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repatriation, japan, weirdness

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Your description is quite good. I was living in Japan for some years, too.
Great description! That's exactly how I figured it would be there with their history of rabid homogeny. I always planned to be a crazy gaijin if I ever went to Japan. Onec I had my reputation established I'd then feel free to do whatever I wanted.

Love this series!
And OS is weirder still!
Glad I found you and welcome. Yes, we are a weird group alright. I have noticed that many societies, including the Japanese are much more formal and aware of norms.
very interesting read, and looking forward to more.
well, new word: orthopraxy...the trick will be to use it in polite conversation, but i'll find a way.

fascinating stuff. "correct activity", hm? but to what end? i don't get it. it seems like a clinging to security, to me. the suicide rates there are alarming, aren't they? are they making THAT into a ritual too?

rated, Jim
Ahh, you mean weird in a good way...

My uncle likes to mess with people, so when he went to Japan for business he introduced himself as "Lowell Woolworth" just because of the trouble people had pronouncing that name. (it's not his real name)
Very interesting.

When I was in India some years ago, esp. in the smaller places, I was the center of attention at all times, being very conspicuous in color and clothes and just generally. It's a weird experience.

Hah, James, "orthopraxy" was not a new word to me - it's used a lot in 'traditional' Wicca.

Your uncle - cute with the Lowell Woolworth. But I hope he ran into some Japanese who called themselves things HE couldn't pronounce....
Thank you to everyone for your comments!

To Jim, yeah, a lot of it is clinging to security, but the theoretical end is "societal order". While much of the extreme adherence to ritual seems pointless and stressful , the benefits are that there's little crime and littering, trains are always on time and everyone automatically forms an orderly line. Maybe it's because people are so conditioned not to deviate from the norm. I think mental health is one of the costs of this system. The murder rate is extremely low, and the suicide rate is extremely high. I'm not saying one way is better than the other, but since I grew up in America, it is kind of comforting to be able to engage in public acts of weirdness.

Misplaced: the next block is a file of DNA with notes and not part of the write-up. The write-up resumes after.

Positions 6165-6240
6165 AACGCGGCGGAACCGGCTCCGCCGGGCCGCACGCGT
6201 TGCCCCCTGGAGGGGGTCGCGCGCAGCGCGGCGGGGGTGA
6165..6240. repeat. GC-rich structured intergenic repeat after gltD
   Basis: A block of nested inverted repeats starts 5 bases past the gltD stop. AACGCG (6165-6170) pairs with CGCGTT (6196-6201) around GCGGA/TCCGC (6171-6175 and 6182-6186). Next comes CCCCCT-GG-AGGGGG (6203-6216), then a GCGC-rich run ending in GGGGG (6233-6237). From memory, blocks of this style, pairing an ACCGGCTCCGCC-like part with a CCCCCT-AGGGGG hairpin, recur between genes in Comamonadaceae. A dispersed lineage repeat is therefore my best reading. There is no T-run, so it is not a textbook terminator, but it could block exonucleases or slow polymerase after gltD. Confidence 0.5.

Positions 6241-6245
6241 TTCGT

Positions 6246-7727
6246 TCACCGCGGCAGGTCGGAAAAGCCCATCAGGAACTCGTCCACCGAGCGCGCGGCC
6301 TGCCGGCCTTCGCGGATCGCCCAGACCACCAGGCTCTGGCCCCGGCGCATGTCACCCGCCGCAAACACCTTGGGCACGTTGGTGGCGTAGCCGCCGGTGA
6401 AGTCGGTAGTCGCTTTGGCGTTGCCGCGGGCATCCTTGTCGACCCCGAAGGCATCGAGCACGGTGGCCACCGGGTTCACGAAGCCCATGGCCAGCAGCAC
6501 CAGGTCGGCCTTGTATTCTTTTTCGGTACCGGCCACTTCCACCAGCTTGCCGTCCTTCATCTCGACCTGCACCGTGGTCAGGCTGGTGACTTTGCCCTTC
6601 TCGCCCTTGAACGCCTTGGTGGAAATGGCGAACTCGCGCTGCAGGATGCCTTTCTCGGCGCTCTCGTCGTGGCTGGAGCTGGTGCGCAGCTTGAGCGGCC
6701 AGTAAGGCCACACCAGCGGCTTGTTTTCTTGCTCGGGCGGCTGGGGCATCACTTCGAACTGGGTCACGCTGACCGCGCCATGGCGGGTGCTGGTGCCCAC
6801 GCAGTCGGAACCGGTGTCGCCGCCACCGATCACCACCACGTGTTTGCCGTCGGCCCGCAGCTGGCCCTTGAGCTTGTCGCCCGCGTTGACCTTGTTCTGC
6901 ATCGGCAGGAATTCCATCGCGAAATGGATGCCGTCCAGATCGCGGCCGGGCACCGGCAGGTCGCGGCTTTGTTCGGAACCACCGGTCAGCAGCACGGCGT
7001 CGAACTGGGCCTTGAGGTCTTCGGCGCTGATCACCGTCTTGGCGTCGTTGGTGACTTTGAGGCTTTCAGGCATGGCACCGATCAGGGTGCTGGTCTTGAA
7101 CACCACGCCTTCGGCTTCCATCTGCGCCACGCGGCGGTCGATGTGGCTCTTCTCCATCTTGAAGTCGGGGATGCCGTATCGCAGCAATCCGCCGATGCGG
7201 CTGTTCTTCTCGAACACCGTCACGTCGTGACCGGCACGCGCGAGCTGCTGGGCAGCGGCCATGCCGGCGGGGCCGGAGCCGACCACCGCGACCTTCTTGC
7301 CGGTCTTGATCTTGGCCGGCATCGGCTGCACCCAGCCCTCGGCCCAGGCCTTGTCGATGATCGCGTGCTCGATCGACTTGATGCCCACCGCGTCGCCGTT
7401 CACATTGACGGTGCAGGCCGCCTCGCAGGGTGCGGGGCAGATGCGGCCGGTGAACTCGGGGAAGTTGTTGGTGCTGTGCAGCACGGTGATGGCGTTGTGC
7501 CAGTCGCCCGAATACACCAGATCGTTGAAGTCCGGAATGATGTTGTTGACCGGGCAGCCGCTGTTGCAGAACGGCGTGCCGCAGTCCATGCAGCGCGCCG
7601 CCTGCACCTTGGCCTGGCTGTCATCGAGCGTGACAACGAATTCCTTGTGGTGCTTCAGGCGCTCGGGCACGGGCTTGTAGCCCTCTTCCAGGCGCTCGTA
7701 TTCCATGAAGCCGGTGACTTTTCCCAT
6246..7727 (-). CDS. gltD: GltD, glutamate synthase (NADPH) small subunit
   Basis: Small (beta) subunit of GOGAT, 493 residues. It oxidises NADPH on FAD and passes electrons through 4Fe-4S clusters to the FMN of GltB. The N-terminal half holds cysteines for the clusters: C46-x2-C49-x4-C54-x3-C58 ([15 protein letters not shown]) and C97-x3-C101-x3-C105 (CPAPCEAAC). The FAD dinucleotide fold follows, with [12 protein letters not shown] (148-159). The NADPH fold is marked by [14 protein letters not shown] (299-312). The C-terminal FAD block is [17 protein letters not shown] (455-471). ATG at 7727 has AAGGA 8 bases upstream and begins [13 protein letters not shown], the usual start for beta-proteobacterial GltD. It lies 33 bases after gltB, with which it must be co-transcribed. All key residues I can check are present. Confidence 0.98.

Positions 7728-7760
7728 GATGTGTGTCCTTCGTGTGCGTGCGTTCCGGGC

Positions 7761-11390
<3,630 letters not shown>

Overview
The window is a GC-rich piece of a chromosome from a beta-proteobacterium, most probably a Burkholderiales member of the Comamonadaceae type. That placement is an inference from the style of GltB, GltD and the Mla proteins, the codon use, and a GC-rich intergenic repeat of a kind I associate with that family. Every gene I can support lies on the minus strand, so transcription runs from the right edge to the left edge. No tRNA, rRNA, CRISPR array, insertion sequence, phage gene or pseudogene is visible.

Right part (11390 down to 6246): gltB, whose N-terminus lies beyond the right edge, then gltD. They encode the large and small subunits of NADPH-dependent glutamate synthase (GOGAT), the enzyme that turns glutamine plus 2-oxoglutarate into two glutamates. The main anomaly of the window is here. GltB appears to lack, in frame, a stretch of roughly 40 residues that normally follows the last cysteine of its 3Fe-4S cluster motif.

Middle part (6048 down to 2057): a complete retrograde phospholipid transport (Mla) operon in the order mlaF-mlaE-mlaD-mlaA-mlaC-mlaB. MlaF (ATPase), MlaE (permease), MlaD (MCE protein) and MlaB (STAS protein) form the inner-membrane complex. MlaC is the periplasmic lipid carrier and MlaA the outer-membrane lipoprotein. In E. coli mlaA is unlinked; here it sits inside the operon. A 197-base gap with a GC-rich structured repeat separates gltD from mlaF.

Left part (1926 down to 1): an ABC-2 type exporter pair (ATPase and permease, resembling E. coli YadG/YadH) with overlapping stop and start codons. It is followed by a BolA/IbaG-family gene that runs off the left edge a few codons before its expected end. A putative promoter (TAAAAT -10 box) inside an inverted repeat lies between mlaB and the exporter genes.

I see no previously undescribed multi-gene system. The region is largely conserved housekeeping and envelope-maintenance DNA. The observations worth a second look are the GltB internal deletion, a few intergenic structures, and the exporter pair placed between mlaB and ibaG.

I find the ideas of orthodoxy and orthopraxy fascinating, and very much enjoyed this post which examines the effects on the psychology of the individual moving between cultures!
Interesting post. Japan sounds like a somehwta more intense version of the town where I live, in which all oddities of behavior are noted and spun into bizarre narratives much more entertaining than the truth. The difference we all do it to each other ... and in Japan everyone was doing it only to you. I don;lt think I could live under that kind of microscope ...
I hope we'll get to read more about your re-entry ...
Maybe it's more of a small town/city divide than Japan/US divide? You don't have much anonymity or privacy in an average american small town where everybody knows everybody neither.
Icemilk & Steven - good point. I really noticed it when I moved from the anonymity of the city to the country....where I didn't see anybody and thought for a while that I had found blessed isolation, only to find that *every*thing about me was known (and some things that were imaginary) and discussed for miles around...
I liked this too. I think though if you do some research you might find that the murder rate isn't as low as reported. Instead it's the muder investigation rate by the police that is extremely low. Many murders are recorded as natural causes etc.
To Icemilk and Steven: I'd never thought about how my experience might have compared to a US small town. That would certainly be interesting to know more about. But I do know that even in Japanese cities, I had little anonymity. It's not as bad, because there are more foreigners, but there are still always a few people every day who jump when they saw you, the stares, and of course random people coming up to either practice English or try to have a conversation about where you're from, what's your name, can you eat Japanese food, which Japanese people would never do to each other. Also, I'm pretty sure I'd be well-known among people on my daily route, or at convenience stores or restaurants I frequented. Even I noticed foreigners. I saw the same foreign guy who took the train with me from Tokyo to Kyushu in Fukuoka-city almost two years later! While visiting Fukuoka (the nearest big city) at different times, I saw the same foreign girl in different places three times throughout the two years I lived in Japan. Anyway, wherever we were, we always ten times more visible and fascinating to the general public than the average Japanese person.